“Switzerland”

Cynthia Odier: The angel’s leap

An hour in Carouge, Switzerland, with Cynthia Odier, founder of the Fluxum Foundation and Flux Laboratory. A figure who brings contemporary dance in contact with the business world.  A harmony of contrasts? It’s a multidisciplinary experimental place. People dance here, they philosophise here, ethereally beautiful tall young women glide about here… In a nutshell, this is where people can do anything – against a John Cage soundtrack – when culture rhymes with curiosity. Messing about with turn tables, inventing worlds, exploring the limits of the body… The Flux Laboratory is the type of place that conjures up Warhol’s pop Factory in New York, with the added attraction of fresh Swiss air. We’re in Carouge, three arabesques away from Lac Léman. Here, the fairy Melusine is Cynthia Odier, founder of Flux Laboratory, in 2003. Calvin’s “irresistible grace” comes to mind… Elegant and intelligent, this former dancer specialises in gigantic leaps. After a childhood in Egypt, growing up in an Orthodox Greek family, she came to Geneva, the land of Protestantism, at the heart of reformed faith. Cynthia, an exponent of bohemian chic, who looks like she’d be comfortable walking barefoot; and also Cynthia, wife of a banker (Patrick, managing partner of Lombard-Odier). We think of Heraclitus of Ephesus, the Greek philosopher who celebrated the harmony of opposites. Creativity incubator But let’s continue… Based in a former factory, Flux Laboratory is an “elaborative” space. Its 1,000 m2 are devoted to the production of artistic performances, avant-garde contemporary-dance pieces, art and design exhibitions… A genuine “tool for reflection, reinvention”, which backs fluidity. For Flux implies movement, flow. Cynthia Odier has incidentally inscribed, on her foundation’s pediment, the well-known maxim: “Tout coule… et se transforme” (Everything flows and nothing stays). Heraclitus once again, and the laws of eternal change which he so succinctly summed...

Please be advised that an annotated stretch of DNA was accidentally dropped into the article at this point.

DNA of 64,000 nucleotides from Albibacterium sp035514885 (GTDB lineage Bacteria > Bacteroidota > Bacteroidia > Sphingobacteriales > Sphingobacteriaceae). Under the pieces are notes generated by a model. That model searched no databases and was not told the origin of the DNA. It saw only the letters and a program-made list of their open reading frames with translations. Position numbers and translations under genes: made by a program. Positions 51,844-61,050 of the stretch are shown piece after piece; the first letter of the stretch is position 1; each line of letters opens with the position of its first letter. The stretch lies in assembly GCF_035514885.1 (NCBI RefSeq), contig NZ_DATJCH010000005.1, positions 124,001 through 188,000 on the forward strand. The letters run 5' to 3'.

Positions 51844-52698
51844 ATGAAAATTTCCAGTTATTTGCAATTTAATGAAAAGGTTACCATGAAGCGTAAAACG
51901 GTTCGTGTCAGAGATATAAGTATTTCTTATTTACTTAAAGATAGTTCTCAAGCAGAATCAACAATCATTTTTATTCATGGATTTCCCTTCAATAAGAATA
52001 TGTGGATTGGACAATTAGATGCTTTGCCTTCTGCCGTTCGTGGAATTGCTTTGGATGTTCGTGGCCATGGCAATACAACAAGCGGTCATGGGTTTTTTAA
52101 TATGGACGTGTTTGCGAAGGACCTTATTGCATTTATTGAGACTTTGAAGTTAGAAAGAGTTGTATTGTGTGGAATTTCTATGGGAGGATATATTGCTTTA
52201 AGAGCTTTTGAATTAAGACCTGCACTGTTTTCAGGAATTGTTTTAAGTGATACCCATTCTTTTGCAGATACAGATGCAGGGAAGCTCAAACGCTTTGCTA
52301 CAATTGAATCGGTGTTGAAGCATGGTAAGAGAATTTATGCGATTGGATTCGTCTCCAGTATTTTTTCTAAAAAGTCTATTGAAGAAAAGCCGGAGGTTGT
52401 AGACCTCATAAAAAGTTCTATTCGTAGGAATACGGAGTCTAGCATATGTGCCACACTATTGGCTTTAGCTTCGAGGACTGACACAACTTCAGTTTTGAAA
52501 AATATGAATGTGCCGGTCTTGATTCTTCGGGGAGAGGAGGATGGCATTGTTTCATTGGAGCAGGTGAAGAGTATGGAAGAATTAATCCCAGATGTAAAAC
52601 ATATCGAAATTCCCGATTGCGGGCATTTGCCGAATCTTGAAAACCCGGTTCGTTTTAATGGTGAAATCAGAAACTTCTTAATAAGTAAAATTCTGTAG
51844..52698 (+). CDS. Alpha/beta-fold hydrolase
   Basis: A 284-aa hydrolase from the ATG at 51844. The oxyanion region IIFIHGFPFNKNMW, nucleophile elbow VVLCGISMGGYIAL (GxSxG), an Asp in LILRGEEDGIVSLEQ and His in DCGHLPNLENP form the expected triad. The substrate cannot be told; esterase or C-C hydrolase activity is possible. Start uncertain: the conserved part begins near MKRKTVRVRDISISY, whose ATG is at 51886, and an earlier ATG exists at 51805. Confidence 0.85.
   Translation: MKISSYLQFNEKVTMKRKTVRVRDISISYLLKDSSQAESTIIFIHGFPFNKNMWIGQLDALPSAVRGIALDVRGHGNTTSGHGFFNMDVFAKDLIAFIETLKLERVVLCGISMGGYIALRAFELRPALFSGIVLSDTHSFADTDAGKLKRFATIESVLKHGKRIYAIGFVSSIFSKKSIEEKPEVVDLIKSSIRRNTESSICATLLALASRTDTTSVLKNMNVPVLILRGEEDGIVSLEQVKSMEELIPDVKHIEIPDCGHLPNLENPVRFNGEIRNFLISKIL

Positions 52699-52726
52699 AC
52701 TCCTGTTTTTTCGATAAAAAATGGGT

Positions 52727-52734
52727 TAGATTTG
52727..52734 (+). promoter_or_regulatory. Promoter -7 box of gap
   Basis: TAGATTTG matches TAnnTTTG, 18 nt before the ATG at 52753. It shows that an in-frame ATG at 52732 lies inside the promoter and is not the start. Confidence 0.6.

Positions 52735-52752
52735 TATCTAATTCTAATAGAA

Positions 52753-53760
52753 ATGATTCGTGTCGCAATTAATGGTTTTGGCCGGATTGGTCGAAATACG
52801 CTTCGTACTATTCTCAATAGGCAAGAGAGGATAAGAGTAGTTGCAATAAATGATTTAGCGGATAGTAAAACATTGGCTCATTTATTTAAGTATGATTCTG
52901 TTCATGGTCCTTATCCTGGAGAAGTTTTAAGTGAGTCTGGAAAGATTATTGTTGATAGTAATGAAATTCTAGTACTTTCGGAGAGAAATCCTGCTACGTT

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Von Bartha Gallery representing Felipe Mujica and Ricardo Alcaide

Von Bartha (Basel) is representing the artists Felipe Mujica and Ricardo Alcaide. Felope Mujica was born in 1974 in Santiago. His work blends different practices such as installation, drawing, temporary sculptures and engravings. Influenced by international artistic modernity, his work tunes art movements to the international scale along with the political and social situation of his country, namely the political movement of the 1960s and 1970s. He has been living and working in New York since 2000. Ricardo Alcaide was born in 1967 in Caracas, Venezuela. He lives and works in Sao Paulo. His work explores artificial environments using minimalist aesthetics, producing works that explore urban and architectural issues while reflecting social questions such as ghettoes, exclusion or...

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Results of Volta 12

The Volta 12 fair, taking place from 13 to 18 June 2016 in Basel, ended with success. The contemporary-art fair celebrated twenty years of existence, a birthday marked by the current situation of market instability. The fair placed a spotlight on discovery and surprise, offering an intimate atmosphere promoting proximity with artists. In the words of the fair’s artistic director, Amanda Coulson: “It’s clear we are no longer the sparkling ingenue, in the mid-2000’s frenzied atmosphere of a high market and impulse buys (…) This year we’ve shown clearly that we are a proper venue for serious and deliberate acquisitions from both the reliable and loyal exhibitors who have remained with us through market vagaries, as well as the up-and-comers and those who eschew trends for conceptual and studied...